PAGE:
The men who would be king: Execs leaving for challenge
Imagine this: you're in your 50s with a cushy job at a big firm pulling in millions every year and a long, successful career behind you. Would you coast to a comfortable retirement - or leave it all behind for one last play for the top?
'MY next move is really important because it's probably my last… as somebody said to me over the weekend, "you've got to make sure you back the right horse in the last race".
So sayeth Howard Millar, Ryanair's chief financial officer, who this week made headlines from California to New Zealand with the announcement that he will leave the second-most powerful position at Europe's biggest airline.
He departs not to retire early at the respectable age of 53, but to take a brave leap into the dark to fulfil a career ambition that the carrier, for all its resources, just can't offer him - the position of chief executive.
"My working career is now finite, in terms of full-time work. You get to a stage where you say to yourself, 'well hang on, I have a finite number of working years left, that window is closing'. Now some people say they want to retire and go off and play golf, but I want to work for the remainder of my available career. I'm in a situation where I can't get promoted - Michael O'Leary is not going to leave, he owns 4pc of the company," he said.
Few expected this of Millar, who alongside O'Leary and chief operating officer Michael Cawley - who also recently announced his resignation - effectively built up the airline from scratch. Most presumed that the accountant would finish out his career at Ryanair. He has been there for 21 years, steering the company through everything from increasingly massive Boeing orders to disastrous oil price spikes and a total reformulation of its fuel-hedging strategy. It is one of the biggest CFO jobs in the world, responsible for €8bn in dollar purchases, €4.4bn in cash and €4bn worth of debt every year.
But while his decision has taken the market by surprise, it is by no means unusual. He is far from the first senior Irish executive to leave a very comfortable, well-paid, high- profile job in their golden years because of a desire to fill unsated ambitions, or because the chief executive job just isn't an option at their company despite decades of service. Almost every major Irish business, from AIB to Eircom, has lost senior people for this reason.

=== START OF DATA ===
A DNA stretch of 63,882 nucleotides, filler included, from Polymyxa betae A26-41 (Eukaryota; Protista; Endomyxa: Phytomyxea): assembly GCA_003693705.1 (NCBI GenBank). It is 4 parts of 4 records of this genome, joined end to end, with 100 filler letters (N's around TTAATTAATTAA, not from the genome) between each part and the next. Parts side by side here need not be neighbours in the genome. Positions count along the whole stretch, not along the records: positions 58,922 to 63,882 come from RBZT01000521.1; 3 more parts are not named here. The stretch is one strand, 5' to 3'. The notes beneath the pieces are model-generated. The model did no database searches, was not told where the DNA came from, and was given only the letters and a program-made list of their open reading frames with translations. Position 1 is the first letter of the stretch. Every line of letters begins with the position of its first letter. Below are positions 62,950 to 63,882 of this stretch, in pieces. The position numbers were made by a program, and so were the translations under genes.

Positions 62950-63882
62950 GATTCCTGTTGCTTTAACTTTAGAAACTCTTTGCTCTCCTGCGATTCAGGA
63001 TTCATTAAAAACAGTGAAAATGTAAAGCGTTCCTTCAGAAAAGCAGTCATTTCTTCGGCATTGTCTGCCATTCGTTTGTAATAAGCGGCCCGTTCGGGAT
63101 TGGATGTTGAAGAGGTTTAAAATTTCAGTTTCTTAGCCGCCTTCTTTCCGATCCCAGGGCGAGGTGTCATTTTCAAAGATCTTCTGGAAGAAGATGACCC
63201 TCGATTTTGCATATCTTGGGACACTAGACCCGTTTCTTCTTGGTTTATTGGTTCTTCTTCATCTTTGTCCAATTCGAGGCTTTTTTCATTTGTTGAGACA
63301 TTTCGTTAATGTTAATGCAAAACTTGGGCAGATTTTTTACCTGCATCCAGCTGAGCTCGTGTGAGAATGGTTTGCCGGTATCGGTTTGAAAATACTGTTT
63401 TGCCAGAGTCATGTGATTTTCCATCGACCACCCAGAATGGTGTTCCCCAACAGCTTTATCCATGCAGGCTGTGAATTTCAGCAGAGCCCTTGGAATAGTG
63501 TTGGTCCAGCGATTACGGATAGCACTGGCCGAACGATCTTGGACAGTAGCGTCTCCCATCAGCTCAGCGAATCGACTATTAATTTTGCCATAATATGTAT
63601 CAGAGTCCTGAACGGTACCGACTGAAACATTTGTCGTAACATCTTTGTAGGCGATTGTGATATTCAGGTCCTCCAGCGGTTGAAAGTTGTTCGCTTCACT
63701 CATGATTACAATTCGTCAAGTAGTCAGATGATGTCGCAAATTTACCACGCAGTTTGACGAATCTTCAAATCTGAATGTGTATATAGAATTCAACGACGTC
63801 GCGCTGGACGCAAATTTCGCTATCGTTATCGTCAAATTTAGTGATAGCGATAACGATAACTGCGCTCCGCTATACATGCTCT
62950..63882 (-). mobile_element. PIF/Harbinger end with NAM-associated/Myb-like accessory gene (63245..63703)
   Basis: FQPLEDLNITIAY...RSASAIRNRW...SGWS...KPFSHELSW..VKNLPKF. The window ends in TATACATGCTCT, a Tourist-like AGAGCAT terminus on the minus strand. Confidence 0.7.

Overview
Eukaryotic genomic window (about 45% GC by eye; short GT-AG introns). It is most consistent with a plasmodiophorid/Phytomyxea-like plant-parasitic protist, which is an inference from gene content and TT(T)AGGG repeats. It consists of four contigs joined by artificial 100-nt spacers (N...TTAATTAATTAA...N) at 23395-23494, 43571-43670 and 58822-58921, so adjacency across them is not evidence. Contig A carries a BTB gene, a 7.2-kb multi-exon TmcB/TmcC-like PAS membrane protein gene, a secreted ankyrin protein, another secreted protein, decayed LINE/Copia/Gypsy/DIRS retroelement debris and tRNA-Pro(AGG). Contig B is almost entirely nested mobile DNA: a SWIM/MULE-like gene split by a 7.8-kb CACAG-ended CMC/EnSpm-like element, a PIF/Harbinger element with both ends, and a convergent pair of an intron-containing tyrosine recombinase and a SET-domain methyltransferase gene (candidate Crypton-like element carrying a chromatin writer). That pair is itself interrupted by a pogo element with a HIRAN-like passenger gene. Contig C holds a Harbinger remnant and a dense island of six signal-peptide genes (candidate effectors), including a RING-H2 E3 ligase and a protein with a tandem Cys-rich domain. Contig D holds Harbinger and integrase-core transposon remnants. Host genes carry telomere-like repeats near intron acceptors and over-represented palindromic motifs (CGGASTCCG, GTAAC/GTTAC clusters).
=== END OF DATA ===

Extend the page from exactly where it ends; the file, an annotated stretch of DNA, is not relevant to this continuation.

"Senior people move late in life for a lot of reasons, ambition chief amongst them," said Peter Cosgrove, director of executive recruitment agency CPL. "If the person above you isn't going to go anywhere, there is nothing you can do. Especially in a company like Ryanair, where the chief executive is the face of the company and part of the brand."
"It's not only the number twos who leave - chief executives quit very cushy, lucrative jobs late in their careers to do other things too," he added. "The chief executive job has to evolve in itself or people get bored, regardless of pay."
He points to the recent shock resignation of Paddy Power boss Patrick Kennedy. Shares in the bookmaker fell the most in almost six months in May after the 44-year -old announced his plans to leave. He was one of the highest-paid chief executives of any Irish listed company for years. Kennedy has presided over Paddy Power since 2006, leading its expansion online and outside of Ireland and pioneering a controversial, all-publicity-is-good-publicity approach. The value of the company has almost quadrupled during his tenure.
Whilst insisting he didn't know what he'd do next, Kennedy said it was just time for a change. "I have always had a personal view that after ten years at the helm, change is good, both for the business and the individual," he said.
Could the as-yet-unfilled vacancy Kennedy is leaving at Paddy Power be Millar's next move? "I haven't considered anything yet."
One thing is clear - most late leavers are not motivated by money. "Financially, I'm secure. But I've been deputy chief executive, chief financial officer - and I think I should have a shot at being CEO," said Millar.
Their key motivator, instead, is age. Longevity is not the commodity it once was. Chief executives are getting younger, not older; FBD's Andrew Langford made the top job at 38. The rapid growth of technology companies which place heavy value on youth are partly to blame. Facebook chief executive Mark Zuckerberg is 30, Yahoo's Marissa Mayer is 38 and Google's Larry Page is 40.
Even politicians are feeling it. Communications Minister Pat Rabbitte brought the issue to national attention this week when asked on RTE breakfast show Morning Ireland about whether he planned to retire and take up gardening. The minister responded genially enough with a joke about being bad at gardening - but then added, bitingly, "For a programme that's normally so politically correct, this trend towards ageism is very disturbing".
Ryanair's lucrative share option scheme, the primary method it uses to reward senior executives, would have tied Millar in for at least another five years. "I'm almost 53 now. That would make me 58 leaving Ryanair. If you are 58 you won't get another full-time role… you will be considered too old at that stage for another senior executive role."
But there's still no trumping experience, says Cosgrove. "Someone with Millar's experience won't be waiting long for an offer," he said.
Sunday Indo Business